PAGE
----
“I share my story to bring awareness that the face of medicine is changing — doctors can be young, female, or come from different ethnic backgrounds. My hope is that Delta takes into account my unfortunate experience and prevents a similar occurrence from happening again. Despite this experience, I have remained focused and will continue to do so, striving to be the best physician, mother, and wife I can be.”

And to those last words, we’re happy to give her more than the benefit of the doubt.

Black Lives Inspirationals – Poetry



I felt inclined this month of October to commemorate and pay homage to the enduring, persevering and often Christ-filled  race of people called “black” who reside all over the world and have a rich redemptive history in the face of great adversity.

This inclination was not consciously enacted because in the U.K. where I reside October (this month in which I wrote them) is Black History month, however I am glad it coincidences with Black History Month.

I have written four poems, I place under the specific category of writings called   “Black lives inspirationals” one is personal or autobiographical and entitled “The Me I Know” click here to read.

The other three are below:

(I) Blacks

(II) Black is not

(III) He Never Left His Own


(I) Blacks

Blacks, a people of relevance and durability through centuries
of difficulty. A people stretched in their faith in self, in man and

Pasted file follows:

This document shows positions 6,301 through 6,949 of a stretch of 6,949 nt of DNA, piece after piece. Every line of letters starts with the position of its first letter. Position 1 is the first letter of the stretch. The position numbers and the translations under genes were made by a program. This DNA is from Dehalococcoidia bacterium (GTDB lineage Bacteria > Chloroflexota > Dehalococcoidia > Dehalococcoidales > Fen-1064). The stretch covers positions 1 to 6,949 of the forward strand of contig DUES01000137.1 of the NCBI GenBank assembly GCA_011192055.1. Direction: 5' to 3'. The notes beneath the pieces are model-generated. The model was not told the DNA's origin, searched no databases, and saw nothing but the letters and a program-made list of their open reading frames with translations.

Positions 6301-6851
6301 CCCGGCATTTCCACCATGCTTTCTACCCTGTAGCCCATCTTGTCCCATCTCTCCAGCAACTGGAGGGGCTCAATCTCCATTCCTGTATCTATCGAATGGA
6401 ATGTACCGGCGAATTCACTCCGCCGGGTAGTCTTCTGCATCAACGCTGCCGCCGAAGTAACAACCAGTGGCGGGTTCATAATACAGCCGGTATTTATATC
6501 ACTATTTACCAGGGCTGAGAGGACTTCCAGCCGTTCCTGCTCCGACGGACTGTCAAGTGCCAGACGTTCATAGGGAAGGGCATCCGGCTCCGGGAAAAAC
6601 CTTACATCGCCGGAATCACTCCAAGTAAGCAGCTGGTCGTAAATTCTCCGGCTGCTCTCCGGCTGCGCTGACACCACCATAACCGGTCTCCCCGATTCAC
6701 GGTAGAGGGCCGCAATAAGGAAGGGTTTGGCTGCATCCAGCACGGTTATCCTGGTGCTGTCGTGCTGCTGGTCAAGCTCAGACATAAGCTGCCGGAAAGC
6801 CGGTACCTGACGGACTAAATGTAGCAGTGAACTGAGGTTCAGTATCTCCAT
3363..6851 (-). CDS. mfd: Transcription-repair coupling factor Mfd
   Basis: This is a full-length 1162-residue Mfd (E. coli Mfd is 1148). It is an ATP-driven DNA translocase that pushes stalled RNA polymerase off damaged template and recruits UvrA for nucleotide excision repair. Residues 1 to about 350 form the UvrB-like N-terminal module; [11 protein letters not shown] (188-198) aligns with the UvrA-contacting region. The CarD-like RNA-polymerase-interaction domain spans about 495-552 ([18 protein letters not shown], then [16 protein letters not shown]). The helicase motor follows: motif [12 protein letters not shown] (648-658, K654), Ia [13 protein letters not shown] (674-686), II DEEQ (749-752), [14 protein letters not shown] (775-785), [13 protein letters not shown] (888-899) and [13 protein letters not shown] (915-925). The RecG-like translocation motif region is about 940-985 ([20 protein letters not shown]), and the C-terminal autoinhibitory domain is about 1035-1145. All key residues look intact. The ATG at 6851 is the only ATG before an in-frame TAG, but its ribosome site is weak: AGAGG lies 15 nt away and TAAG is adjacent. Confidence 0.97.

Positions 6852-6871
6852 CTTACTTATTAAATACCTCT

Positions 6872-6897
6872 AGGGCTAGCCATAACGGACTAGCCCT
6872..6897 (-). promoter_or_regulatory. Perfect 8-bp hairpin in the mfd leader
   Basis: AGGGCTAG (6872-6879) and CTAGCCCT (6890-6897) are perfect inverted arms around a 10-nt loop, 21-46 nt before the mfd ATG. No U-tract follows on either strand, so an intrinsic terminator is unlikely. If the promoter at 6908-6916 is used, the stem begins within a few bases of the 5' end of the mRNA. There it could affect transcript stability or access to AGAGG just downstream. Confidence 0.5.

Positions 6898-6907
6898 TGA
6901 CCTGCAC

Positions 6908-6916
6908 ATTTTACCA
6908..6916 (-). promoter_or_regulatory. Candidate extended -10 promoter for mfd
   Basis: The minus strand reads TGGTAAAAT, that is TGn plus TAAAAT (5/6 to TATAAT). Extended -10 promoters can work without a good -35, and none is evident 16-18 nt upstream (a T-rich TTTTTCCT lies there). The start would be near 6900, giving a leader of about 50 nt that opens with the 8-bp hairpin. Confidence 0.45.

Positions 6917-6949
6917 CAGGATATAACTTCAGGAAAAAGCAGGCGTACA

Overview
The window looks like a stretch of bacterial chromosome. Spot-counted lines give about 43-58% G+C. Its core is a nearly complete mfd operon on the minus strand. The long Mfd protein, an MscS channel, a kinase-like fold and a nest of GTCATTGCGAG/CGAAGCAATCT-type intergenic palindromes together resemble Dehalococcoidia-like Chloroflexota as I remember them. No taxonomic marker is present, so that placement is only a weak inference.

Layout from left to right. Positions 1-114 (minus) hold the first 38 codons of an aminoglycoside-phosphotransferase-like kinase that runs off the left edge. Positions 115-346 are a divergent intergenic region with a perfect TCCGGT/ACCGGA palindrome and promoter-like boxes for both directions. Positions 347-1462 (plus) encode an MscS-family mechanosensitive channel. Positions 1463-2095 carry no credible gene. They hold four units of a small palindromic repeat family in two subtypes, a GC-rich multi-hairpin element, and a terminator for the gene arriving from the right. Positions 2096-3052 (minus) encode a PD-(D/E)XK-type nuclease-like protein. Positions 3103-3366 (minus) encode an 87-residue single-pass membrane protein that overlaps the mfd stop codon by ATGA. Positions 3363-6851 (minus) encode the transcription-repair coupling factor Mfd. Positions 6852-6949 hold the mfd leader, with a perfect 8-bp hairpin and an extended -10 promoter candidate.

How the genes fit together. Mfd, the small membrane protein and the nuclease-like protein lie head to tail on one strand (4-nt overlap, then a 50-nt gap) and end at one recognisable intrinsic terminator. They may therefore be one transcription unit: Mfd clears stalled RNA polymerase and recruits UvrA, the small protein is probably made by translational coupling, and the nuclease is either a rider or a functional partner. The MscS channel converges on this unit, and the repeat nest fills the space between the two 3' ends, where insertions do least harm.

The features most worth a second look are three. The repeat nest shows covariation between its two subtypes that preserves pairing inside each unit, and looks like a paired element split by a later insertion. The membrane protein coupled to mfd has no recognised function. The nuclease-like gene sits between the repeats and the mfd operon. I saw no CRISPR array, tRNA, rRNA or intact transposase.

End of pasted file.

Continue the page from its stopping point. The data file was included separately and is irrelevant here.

God befitting a yearly award for the race most malleable,
but not gullible, the race most disrespected but  introspective.

Inspecting within for a speck of light in a world that works to
extinguish the equality flame for reasons that are insane and lame.

Blacks, a race with a civilisation that’s rich in Africa and across
the seas in lands of settlement and captivity.
A  people of my motherland, stolen, beaten, lynched and fed to
alligators across the seas with a brokenness and wounds many
choose not to see, as those of the Messiah who hang on a tree.

Blacks, gifted with a creative flow and it shows as they are
pioneers and birthers among the greats and ministers to their
God who for generations has cradled them in their messianic
battered realms.

I pay homage to blacks, a people with hope and aspirations as
any race, but with more tears and toil to become accepted members
of the human race.
©Deborah E. Nyamekye 10/10/2016

(II)  Black is not.

Black is not slack,
or equal to muck,
nor confined to a life
of lack in a status quo
that’s a dead end track.
Black is not.

©Deborah E. Nyamekye 10/10/2016

(III) He Never Left His Own

A broken form as a dark shadow walks in broad daylight
but sees it as night.
Hardened by traumas of repeated taunts
and lies he is as a black board sprawled with painful words.

Words like daggers embedded in his dejected form hurled
in generations past that scream from ancient gates
“inferior!” “useless!”.

The blood drenched wiper of ordinances against a people
enslaved never left.
He came with vengeance, settling
forever amid tears and chants of the blues in homes as prisons
in a strange land.

By his blood and the power of his might he blots out iniquities,
curses, the power of words that sting.
Every wipe is a swipe at
death, that says “where is your sting?” so that the once dejected
now healed people can sing a new song to Christ the King.
©Deborah E. Nyamekye 9/10/2016